Film 2: Nosferatu (1922)

Max Schreck’s cadaverous count haunts F.W. Murnau’s poetic take on the Dracula myth.

Nosferatu (1922)

Nosferatu (1922)

By no means a completely faithful translation of Bram Stoker’s novel, German master F.W. Murnau’s silent film was nevertheless the first serious Dracula adaptation and a recognised classic of Expressionist cinema. The main plot innovation is the plague theme: Nosferatu’s vampire brings hordes of disease-carrying rats which infect the town as he arrives by sea on the ill-fated Demeter.

Since this was an unofficial production, character names were changed (Count Dracula becomes Count Orlok), while several roles including Abraham Van Helsing are downplayed or dispensed with entirely. The novel’s English scenes are transposed to Germany; Czechoslovakia stands in for Transylvania. Max Schreck’s iconic portrayal of the repellent fiend Orlok represents the polar opposite of the suave Count later typified by Bela Lugosi and Christopher Lee.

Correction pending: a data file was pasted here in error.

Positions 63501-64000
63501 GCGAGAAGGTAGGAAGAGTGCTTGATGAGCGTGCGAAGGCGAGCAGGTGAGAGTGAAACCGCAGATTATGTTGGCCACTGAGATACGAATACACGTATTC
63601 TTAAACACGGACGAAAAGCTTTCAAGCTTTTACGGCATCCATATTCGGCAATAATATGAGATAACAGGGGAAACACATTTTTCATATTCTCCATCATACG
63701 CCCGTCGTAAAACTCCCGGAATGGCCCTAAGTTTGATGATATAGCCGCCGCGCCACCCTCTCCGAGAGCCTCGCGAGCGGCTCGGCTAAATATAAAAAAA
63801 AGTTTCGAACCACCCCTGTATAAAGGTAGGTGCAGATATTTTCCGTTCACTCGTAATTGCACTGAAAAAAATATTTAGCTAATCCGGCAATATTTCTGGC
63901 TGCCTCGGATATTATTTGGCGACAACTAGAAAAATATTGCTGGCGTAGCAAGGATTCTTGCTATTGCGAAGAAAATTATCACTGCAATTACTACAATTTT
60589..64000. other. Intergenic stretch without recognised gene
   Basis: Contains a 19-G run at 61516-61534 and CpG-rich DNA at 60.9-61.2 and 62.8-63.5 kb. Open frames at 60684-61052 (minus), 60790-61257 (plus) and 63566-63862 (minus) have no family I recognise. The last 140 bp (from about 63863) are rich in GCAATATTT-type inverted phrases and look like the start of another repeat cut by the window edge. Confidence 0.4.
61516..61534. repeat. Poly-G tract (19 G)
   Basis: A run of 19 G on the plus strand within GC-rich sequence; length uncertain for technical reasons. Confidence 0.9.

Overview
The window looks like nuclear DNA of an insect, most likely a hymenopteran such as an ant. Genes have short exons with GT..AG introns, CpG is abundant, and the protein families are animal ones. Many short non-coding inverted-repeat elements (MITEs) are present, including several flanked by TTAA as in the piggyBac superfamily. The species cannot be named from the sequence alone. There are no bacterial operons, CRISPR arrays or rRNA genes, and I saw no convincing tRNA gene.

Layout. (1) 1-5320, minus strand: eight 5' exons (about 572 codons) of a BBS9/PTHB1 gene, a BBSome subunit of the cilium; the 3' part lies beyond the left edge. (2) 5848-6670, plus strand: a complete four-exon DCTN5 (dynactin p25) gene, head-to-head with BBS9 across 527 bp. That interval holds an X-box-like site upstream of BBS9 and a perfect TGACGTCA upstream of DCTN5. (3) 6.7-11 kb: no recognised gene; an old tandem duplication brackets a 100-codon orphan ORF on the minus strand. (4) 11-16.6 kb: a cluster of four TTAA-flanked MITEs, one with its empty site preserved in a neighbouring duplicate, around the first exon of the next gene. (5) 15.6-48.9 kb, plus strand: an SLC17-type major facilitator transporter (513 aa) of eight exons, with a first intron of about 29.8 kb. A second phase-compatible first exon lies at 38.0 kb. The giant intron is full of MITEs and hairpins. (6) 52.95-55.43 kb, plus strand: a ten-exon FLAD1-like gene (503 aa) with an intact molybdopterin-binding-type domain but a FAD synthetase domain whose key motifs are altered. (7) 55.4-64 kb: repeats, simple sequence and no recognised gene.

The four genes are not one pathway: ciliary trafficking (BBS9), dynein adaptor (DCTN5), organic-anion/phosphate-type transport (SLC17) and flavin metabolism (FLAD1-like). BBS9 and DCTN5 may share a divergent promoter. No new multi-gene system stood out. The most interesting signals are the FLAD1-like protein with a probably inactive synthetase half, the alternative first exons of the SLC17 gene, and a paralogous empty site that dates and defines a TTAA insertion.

Bram Stoker’s widow Florence successfully sued Nosferatu’s production company for copyright infringement, and all prints were to be destroyed by court order. Luckily this was never achieved.

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